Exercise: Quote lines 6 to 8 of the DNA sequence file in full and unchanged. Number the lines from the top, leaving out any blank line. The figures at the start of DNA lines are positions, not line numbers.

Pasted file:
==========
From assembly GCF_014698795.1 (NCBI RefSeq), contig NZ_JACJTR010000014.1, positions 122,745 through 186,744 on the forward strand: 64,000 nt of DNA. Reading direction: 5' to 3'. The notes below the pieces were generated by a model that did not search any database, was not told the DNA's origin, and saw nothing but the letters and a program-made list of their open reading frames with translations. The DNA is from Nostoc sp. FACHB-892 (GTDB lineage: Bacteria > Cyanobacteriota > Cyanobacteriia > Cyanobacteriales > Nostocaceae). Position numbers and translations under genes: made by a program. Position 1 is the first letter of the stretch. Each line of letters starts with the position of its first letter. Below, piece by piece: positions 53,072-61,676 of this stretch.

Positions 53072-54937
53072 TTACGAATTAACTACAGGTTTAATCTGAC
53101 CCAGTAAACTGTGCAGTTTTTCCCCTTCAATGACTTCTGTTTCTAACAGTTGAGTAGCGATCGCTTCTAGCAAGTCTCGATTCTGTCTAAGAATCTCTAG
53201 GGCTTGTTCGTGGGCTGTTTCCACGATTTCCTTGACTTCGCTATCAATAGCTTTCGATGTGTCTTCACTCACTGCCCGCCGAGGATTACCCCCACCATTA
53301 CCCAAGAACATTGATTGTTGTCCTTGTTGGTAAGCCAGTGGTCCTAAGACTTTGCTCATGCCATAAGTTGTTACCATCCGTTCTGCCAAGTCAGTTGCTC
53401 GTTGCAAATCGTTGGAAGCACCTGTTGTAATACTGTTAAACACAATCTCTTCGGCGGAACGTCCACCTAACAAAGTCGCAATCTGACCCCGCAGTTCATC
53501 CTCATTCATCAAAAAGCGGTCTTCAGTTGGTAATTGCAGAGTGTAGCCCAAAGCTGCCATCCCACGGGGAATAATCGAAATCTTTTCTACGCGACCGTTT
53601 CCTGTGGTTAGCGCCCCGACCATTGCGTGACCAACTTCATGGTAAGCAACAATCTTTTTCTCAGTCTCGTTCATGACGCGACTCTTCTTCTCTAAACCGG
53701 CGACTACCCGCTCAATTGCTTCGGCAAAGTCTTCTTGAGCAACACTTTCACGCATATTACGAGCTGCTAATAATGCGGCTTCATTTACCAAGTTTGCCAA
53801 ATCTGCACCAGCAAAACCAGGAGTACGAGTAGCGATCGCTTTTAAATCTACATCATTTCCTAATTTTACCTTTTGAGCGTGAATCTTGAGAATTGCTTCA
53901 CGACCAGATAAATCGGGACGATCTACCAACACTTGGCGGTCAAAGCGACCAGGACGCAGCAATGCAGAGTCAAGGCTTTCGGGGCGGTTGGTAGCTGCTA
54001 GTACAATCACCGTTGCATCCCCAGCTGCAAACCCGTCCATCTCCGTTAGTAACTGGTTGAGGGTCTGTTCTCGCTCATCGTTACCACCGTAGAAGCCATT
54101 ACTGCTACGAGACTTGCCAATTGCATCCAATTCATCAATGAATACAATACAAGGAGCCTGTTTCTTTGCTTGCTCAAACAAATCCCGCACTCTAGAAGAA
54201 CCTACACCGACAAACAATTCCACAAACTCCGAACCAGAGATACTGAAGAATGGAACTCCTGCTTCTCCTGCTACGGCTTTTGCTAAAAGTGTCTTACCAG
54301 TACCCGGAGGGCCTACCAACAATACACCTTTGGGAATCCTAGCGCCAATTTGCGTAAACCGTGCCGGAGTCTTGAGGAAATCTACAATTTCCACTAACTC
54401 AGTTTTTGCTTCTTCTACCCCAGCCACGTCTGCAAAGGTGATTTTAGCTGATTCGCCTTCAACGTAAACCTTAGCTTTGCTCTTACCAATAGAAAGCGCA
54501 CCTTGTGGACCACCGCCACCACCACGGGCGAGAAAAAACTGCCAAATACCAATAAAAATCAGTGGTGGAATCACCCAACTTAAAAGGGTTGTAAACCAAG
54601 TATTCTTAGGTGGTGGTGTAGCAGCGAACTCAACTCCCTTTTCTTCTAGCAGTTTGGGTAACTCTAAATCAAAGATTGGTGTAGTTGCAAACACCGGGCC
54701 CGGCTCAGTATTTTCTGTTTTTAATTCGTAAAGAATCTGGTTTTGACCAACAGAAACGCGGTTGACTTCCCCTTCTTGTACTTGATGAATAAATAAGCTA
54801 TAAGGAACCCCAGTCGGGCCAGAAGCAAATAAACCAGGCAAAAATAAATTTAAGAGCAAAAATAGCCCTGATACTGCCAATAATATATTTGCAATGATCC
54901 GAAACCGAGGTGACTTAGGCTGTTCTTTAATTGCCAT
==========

53301 CCCAAGAACATTGATTGTTGTCCTTGTTGGTAAGCCAGTGGTCCTAAGACTTTGCTCATGCCATAAGTTGTTACCATCCGTTCTGCCAAGTCAGTTGCTC
53401 GTTGCAAATCGTTGGAAGCACCTGTTGTAATACTGTTAAACACAATCTCTTCGGCGGAACGTCCACCTAACAAAGTCGCAATCTGACCCCGCAGTTCATC
53501 CTCATTCATCAAAAAGCGGTCTTCAGTTGGTAATTGCAGAGTGTAGCCCAAAGCTGCCATCCCACGGGGAATAATCGAAATCTTTTCTACGCGACCGTTT